Is Germany’s proposed minimum a Euro-zone win-win?

Is Germany’s proposed minimum a Euro-zone win-win?

Germany is about to set a statutory minimum wage as Angela Merkel gave in to the demands of the Social Democrats in an attempt to form a coalition government. Can this be an encouraging step towards restoring equilibrium in the Euro-zone?

On 27th November, after a long bargaining session between Angela Merkel’s conservative Christian Democratic Union (CDU) party and the center-left social democrats (SPD), a provisional government program was signed in an attempt to form a coalition government. Federal election results failed to give the CDU an outright majority in the Bundestag. The provisional deal will be put to a vote by the SPD with the members of the party deciding on the official outcome today December 14.

There are a lot of highly controversial policy tools proposed in the coalition deal. The key points on the negotiation agenda include the introduction of a minimum national wage, improvement of pension benefits, clamping down on temporary jobs, the issue of dual citizenship and transportation.

Among the above proposed measures, those concerning the labor market are the most contentious ones. Merkel was forced by the SPD to compromise on the introduction of a minimum nationwide wage of 8.50 euros per hour. Until now there was no statutory national minimum in Germany, and wages were set in a decentralized fashion via negotiation between unions and employers.

Once the deal is voted through, a national minimum wage will be introduced from 2015 onwards with some industries being temporarily exempt for a further two years. Regarding retirement, the two parties agreed on a minimum pension for people with low incomes who have paid pension contributions for 45 years or more.

A controversial policy tool, the minimum wage and its potential establishment in Germany has triggered a big debate concerning its effects on both the national economy and the country’s European partners. Voices from the camp of conservative, supply-side economics warn about the likelihood of a high number of jobs losses. It is also feared that there will be an operations exodus and investment outflow from Eastern Germany to neighboring countries that maintain lower labor costs such as Poland and Czech Republic. The country’s  competitiveness is likely to be undermined.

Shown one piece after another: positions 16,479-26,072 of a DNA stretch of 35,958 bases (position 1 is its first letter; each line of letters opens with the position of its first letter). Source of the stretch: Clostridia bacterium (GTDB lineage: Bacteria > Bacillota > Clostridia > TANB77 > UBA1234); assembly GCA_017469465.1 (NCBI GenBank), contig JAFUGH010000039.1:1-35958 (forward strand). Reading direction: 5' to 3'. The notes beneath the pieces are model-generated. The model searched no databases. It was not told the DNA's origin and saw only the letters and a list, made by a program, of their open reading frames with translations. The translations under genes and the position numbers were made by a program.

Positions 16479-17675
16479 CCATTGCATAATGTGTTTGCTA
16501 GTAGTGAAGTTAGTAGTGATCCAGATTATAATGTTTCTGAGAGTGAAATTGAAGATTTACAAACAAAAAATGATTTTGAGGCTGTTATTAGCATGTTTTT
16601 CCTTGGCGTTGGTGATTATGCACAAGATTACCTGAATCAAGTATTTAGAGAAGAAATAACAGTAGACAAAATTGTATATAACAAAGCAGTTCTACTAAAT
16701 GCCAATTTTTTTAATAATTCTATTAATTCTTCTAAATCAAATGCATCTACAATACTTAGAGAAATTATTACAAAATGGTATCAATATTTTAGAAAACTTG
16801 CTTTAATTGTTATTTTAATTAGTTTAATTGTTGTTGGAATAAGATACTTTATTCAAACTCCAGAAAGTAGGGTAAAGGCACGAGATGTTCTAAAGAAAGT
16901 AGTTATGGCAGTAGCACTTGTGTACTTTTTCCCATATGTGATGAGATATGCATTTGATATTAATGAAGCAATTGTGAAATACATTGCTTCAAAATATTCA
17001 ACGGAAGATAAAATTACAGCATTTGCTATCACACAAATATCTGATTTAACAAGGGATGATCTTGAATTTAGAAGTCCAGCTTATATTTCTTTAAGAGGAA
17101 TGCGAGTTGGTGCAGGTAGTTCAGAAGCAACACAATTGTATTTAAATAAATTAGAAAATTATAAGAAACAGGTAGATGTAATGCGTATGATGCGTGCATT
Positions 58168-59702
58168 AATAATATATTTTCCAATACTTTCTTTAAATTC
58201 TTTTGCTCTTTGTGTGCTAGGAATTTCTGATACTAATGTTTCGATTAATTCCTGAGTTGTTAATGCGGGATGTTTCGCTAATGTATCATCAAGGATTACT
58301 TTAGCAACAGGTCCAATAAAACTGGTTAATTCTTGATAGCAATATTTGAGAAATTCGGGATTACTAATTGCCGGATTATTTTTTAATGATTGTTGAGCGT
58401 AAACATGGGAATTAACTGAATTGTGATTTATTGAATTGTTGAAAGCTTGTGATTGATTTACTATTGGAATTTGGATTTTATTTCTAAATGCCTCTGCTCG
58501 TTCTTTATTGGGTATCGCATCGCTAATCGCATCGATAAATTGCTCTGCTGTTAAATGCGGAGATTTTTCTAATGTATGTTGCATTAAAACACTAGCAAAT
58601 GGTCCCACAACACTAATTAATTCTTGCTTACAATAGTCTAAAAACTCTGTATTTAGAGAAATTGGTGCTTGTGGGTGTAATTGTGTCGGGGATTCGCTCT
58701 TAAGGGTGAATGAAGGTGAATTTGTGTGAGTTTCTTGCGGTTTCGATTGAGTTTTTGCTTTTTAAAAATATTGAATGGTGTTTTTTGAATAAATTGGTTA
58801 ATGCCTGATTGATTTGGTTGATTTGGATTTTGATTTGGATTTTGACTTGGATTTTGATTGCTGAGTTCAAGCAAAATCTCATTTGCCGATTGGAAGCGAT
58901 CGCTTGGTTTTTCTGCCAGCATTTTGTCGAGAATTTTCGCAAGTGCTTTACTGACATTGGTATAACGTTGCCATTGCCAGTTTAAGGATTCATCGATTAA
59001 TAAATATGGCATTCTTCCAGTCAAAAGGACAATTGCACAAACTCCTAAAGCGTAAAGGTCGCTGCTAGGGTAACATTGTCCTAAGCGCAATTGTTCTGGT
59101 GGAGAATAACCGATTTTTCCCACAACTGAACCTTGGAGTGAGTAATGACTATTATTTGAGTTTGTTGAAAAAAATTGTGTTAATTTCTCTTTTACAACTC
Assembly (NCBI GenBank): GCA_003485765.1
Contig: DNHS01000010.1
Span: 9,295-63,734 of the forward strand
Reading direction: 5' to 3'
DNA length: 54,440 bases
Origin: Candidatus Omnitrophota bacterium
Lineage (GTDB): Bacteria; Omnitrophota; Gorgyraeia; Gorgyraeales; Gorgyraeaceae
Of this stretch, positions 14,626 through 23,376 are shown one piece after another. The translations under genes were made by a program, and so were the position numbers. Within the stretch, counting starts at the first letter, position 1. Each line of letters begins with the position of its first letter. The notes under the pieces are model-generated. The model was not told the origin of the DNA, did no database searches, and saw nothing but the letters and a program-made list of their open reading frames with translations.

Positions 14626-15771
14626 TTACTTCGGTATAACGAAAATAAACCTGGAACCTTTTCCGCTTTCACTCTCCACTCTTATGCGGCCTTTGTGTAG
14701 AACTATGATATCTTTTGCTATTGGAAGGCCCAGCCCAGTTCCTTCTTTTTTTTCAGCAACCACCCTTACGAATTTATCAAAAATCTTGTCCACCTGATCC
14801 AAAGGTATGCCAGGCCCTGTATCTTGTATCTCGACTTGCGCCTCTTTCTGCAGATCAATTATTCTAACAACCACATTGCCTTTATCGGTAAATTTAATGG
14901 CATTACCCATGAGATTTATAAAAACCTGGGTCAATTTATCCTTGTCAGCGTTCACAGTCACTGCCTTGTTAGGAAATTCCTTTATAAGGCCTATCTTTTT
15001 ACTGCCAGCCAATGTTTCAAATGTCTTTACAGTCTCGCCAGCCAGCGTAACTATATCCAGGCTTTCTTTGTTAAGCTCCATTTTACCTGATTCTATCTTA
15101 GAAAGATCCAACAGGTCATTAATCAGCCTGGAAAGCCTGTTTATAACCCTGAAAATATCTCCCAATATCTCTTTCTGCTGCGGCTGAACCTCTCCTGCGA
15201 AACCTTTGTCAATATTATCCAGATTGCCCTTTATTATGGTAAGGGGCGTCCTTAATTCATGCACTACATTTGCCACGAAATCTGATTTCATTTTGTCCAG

Those arguing in favor of the measure, though, stress its positive impact on the distribution of income and poverty reduction. They also advocate that  higher wages  will increase the purchasing power of German consumers, which in turn will boost internal demand.

Higher demand from German consumers is more than desirable by Germany’s European Union partners, who argue against the excessive surpluses that the country maintains. The argument according to which the exporting power of Germany is built on the ‘unfair’ maintenance of low wages has become commonplace among those opposing the German policy regime. In this sense, Germany’s production exceeds its consumption, and the country is running an excessive trade surplus to the detriment of its neighbors.

Nevertheless, data show that during the year 2012 and the first quarter of 2013, labor cost in Germany has considerably increased. This fact, along with the possible introduction of a minimum wage in Germany, is likely to boost investment and domestic demand and lead to higher imports from other EU countries, including  the south European ones suffering from the dept crisis and acute recession. Although such a scenario would be really good news for Europe, the overall impact of the proposed tool remains unclear.

Germany graph

Source: Eurostat database

Although some stress the negative impact of the minimum wage on job growth, the UK paradigm, for instance, shows that such a negative effect is not being confirmed. Moreover, even those who believe in the potential positive effect on rebalancing the German economy, cannot be particularly sure that this is enough to achieve equilibrium in the euro-zone. Nevertheless, the introduction of such a policy is at least an encouraging step towards the above goal, which also reveals a spirit of solidarity. To what extent this launches a new, less conservative policy era for Germany remains to be seen once the coalition government is officially formed.

Categories: Economics, Europe

About Author

Evita Souri

Evita previously worked with the European Commission, dealing with EU external relations as well as with other governmental institutions. Her expertise is in European Union affairs and the former Soviet Union countries. Evita graduated with an MSc European Political Economy from the London School of Economics (LSE). She also holds a 1st – class honours Master’s degree in Economics from the Aristotle University of Thessaloniki where she also completed her undergraduate studies in Economic Science.